By Ameerah R. de los Santos, April Tornea, and Xyrelle F. Ymasa
Note: This is a paper produced under the Internship Program of the IA Center for Intramuros Studies.
This paper discusses the role of kutseros and the horse-drawn carriages also what we call kalesa following the Intramuros’ image. It proposes the narratives of kutsero community and how their job is significant to the institution’s popularity. Given its historical significance, how kalesa was introduced by the Spaniards in the 18th century and how cocheros treated in the period of American colonial ruling. This paper used Situated Learning theory and Community of Practice developed by Jean Lave and Etienne Wenger, which the acquisition of knowledge relies to the social interactions. To understand the kutseros’ narrative and experience, this paper used interview as a method of data gathering. Through this process, the researchers found out that the kutseros not only filled with the experience they gained from their family background but also learned how to manage horses from feeding to taming them. They also gained additional knowledge from the seminars conducted by the Department of Tourism as well as were guided by the Intramuros Administration. This paper was able to modify the importance of kutsero as a job and how these profound actors help reshape Intramuros’ image.
Keywords: Kutsero; kutsero community; kalesa; Intramuros; Situated Learning Theory and Community Practice.
To get a copy of the paper email [email protected]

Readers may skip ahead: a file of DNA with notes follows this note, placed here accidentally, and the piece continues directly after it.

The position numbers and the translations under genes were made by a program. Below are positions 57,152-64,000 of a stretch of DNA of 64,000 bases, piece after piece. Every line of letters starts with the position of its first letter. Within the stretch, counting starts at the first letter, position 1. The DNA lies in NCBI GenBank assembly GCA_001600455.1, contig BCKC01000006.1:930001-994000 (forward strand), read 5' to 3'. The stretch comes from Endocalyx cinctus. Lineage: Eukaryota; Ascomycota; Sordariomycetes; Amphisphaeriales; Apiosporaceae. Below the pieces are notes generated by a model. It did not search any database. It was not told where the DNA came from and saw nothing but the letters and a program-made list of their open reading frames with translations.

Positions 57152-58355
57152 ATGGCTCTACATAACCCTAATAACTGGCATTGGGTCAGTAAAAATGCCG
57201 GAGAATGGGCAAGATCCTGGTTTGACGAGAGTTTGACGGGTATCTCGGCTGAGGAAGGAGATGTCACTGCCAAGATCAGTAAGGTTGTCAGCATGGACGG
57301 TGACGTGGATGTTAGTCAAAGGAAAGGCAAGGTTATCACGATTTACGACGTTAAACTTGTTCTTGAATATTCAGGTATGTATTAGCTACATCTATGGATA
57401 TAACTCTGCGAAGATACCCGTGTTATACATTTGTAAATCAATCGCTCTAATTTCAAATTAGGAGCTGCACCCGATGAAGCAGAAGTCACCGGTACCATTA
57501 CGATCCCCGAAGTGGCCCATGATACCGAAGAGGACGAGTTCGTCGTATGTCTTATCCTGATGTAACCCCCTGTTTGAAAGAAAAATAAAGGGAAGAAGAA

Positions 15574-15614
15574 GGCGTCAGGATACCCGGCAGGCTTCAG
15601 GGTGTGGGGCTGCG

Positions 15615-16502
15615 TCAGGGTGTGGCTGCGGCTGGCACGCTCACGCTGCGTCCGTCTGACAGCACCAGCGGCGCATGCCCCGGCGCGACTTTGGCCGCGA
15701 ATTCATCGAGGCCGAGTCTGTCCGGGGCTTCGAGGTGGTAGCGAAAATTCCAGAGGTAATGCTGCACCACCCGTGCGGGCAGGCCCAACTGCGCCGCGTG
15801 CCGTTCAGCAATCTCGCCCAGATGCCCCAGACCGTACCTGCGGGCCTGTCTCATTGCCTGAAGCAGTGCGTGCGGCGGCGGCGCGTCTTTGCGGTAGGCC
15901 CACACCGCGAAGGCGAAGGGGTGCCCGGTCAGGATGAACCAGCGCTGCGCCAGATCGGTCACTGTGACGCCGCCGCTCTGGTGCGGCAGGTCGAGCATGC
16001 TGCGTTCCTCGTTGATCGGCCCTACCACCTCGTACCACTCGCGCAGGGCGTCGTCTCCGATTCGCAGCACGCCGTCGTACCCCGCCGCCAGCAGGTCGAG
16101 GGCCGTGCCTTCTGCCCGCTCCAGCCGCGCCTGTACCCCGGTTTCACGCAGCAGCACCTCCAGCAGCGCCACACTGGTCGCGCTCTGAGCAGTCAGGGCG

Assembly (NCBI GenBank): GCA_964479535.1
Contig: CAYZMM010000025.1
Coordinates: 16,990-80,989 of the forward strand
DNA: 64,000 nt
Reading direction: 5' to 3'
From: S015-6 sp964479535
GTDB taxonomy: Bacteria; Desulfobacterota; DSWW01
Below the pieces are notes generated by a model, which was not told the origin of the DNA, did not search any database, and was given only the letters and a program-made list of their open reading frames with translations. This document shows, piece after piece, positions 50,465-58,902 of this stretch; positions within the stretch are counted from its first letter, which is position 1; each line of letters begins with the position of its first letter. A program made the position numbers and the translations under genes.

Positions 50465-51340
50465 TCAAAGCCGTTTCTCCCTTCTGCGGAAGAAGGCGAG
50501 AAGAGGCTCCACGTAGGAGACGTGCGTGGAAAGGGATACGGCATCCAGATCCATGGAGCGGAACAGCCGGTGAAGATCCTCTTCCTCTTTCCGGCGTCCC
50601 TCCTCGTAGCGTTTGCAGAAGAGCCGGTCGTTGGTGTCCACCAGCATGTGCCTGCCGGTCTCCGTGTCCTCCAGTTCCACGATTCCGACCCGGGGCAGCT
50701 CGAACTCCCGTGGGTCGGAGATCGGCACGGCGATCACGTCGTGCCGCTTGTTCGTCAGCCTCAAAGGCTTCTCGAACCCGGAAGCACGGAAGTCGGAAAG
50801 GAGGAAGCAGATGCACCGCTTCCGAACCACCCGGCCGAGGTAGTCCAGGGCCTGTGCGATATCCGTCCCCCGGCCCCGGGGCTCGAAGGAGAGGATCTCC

About the Interns
This research paper was completed in September 2021 under the internship of Ameerah R. de los Santos, April Tornea, and Xyrelle F. Ymasa
Ameerah R. Delos Santos is currently an undergraduate History Major student at the Polytechnic University of the Philippines – Manila (PUP). As university scholar, she has huge interests in the fields of film history, social history, and cultural studies. Her researches dwell on the pre-colonial Philippines, 20th century Southeast Asia, and Heritage preservation. She also experienced doing an ethnography about the Lumad and the Buddhist Temple in Manila.
Testimonial: “During my time in the internship, we were able to produce a paper focusing on the kutseros of the walled city. I have learned a lot in this internship, especially about the institution’s history and its systems and operations. I personally enjoyed being an intern in the institution even in the work- from-home set-up, although admittedly, I am hoping for a face-to-face internship but due to the current situation, it is impossible to happen. But nonetheless, I gained a lot from this internship, from the numerous electronic books and journals that were generously given to us by our advisor Mr. John Arcilla, but also I gained a work experience that exposed me how I could help in my chosen field that will definitely help me in my future endeavor. Lastly, I thank the institution for welcoming us and having the privilege to experience working in the esteemed institution as well as I extend this gratitude to our advisor Mr. John Rancho Arcilla for accommodating us and making us feel that we are part of the institution.”